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Molecular abacus:  C60 on Copper

Computer designers have long sought the benefits of building computers with the tiniest features possible -- eventually even down to a few atoms or molecules. IBM researchers are moving ever closer to that world with pioneering work using a scanning tunnelling microscope, or STM.

The STM can be used not only for imaging surfaces with atomic resolutions, but also for positioning atoms and molecules on such surfaces.  In an STM Gallery Don Eigler, an IBM Fellow, displays examples of his work -- images of various atoms arranged on different surfaces in both artful and scientifically illuminating patterns. Among other achievements, Eigler's team has shown how to visualize quantum behavior on a metal surface and also how individual magnetic atoms can disrupt a material's superconductivity over short distances.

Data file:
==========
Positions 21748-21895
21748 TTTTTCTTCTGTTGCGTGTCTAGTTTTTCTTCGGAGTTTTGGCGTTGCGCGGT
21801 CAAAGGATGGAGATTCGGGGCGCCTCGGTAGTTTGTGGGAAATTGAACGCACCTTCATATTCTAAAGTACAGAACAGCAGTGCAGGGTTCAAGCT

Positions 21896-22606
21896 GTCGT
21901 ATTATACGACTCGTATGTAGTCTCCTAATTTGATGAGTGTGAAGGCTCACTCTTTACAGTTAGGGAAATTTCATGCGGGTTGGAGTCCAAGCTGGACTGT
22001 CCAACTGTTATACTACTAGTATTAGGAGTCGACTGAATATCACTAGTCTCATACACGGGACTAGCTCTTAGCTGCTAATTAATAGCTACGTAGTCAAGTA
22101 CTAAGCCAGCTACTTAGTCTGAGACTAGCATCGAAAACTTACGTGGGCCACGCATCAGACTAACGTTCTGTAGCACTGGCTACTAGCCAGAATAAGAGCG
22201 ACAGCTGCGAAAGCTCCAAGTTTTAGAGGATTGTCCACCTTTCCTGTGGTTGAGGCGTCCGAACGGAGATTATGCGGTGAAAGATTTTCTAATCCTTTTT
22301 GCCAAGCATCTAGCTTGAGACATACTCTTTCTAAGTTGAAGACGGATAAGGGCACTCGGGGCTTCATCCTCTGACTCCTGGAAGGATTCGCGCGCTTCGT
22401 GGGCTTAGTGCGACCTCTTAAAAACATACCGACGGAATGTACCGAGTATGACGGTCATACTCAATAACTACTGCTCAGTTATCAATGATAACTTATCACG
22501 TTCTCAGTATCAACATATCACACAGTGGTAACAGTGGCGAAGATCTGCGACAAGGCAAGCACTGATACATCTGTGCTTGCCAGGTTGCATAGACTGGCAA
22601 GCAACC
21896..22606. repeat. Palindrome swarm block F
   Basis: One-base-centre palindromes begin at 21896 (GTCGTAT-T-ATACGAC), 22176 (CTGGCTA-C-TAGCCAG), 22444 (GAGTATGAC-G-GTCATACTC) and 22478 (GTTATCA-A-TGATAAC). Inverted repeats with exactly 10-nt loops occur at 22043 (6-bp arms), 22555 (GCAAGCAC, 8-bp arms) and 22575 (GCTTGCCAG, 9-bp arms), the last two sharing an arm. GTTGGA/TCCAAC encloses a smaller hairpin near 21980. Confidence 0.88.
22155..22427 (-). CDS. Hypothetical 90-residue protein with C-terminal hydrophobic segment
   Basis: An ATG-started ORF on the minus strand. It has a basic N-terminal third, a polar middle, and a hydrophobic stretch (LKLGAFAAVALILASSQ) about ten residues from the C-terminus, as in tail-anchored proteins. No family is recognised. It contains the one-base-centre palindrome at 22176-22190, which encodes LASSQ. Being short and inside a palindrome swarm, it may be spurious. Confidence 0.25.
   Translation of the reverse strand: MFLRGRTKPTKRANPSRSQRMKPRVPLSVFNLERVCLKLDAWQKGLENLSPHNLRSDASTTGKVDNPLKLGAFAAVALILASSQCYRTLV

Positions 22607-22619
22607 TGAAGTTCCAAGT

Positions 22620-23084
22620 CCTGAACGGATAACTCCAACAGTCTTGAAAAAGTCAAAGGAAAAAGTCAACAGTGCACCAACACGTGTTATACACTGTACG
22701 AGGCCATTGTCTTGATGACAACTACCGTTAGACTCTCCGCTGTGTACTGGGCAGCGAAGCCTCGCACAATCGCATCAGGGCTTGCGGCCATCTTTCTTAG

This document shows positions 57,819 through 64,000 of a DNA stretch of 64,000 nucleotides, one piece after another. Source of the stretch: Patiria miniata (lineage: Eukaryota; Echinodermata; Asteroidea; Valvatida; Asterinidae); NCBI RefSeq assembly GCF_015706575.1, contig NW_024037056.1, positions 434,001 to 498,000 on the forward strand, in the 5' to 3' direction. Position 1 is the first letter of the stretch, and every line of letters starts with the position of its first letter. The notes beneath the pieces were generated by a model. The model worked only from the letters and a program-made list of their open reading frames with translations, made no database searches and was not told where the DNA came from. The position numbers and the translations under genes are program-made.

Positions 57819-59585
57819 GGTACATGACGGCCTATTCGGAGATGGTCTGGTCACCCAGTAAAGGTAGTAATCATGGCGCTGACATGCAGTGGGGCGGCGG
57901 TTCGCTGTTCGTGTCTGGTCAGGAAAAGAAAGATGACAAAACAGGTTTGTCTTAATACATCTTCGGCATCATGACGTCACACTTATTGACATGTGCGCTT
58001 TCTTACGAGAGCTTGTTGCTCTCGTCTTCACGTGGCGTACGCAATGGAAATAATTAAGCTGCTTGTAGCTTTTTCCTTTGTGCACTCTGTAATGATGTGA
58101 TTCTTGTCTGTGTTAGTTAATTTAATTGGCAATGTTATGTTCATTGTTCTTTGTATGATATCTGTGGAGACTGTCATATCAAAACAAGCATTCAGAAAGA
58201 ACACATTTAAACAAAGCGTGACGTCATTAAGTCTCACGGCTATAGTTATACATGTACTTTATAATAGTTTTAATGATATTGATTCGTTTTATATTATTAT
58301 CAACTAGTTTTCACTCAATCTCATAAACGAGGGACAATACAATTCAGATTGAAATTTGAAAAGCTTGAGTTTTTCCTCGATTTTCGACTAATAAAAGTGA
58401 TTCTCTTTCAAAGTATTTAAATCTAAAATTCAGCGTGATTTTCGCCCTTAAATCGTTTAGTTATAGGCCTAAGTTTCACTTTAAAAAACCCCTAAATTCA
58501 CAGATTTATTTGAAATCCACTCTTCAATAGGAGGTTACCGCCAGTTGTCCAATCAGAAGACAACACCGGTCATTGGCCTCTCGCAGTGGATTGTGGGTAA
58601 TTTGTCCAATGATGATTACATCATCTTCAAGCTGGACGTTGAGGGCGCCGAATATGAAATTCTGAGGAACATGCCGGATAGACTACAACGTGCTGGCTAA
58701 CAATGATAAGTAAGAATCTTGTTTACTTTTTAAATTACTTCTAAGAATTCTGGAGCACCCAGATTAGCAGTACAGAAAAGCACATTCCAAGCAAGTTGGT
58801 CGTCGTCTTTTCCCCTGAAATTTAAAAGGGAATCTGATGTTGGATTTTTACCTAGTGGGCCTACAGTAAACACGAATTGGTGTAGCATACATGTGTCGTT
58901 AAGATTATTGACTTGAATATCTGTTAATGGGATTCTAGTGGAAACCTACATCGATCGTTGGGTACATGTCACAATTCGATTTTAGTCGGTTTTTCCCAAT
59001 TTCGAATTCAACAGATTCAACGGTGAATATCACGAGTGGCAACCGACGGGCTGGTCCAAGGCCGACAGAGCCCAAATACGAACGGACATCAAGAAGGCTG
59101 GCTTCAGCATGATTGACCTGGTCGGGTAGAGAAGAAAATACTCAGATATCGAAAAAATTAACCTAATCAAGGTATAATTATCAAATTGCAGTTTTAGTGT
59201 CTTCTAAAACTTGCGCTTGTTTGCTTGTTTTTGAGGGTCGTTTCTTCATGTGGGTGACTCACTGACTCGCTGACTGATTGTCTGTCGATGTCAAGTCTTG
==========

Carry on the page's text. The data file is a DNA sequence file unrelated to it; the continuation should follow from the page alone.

Sticky Wickets
While Eigler works at exceedingly low temperatures so he can make particularly precise scientific measurements, scientists at IBM's Zurich Research Laboratory have succeeded in positioning a certain type of molecule at room temperature -- an environment where many atoms and molecules will just not stay put.

The challenge was to find a molecule that was slippery enough to be pushed around by the STM tip, but  sticky enough to remain in place after the tip was withdrawn. The chemical bonds within the molecule also had to resist being broken or altered as the molecule is pushed. The Zurich researchers focused on an organic molecule having a total of 173 atoms, including at its core a stable ring of atoms known as a porphyrin. Computer simulation revealed that when pushed by the STM tip, this molecule "walks" in uncorrelated steps and exhibits exactly the desired degree of stickiness.

The Zurich researchers  have used this technique to build an abacus with individual molecules as beads with a diameter of less than one nanometer, one millionth of a millimeter. Using the STM, they form stable rows of ten molecules along steps just one atom high on a copper surface. These steps act as "rails", similar to the earliest form of the abacus, which had grooves instead of rods to keep the beads in line. Individual molecules were then approached by the STM tip and pushed back and forth in a precisely controlled way to count from 0 to 10.

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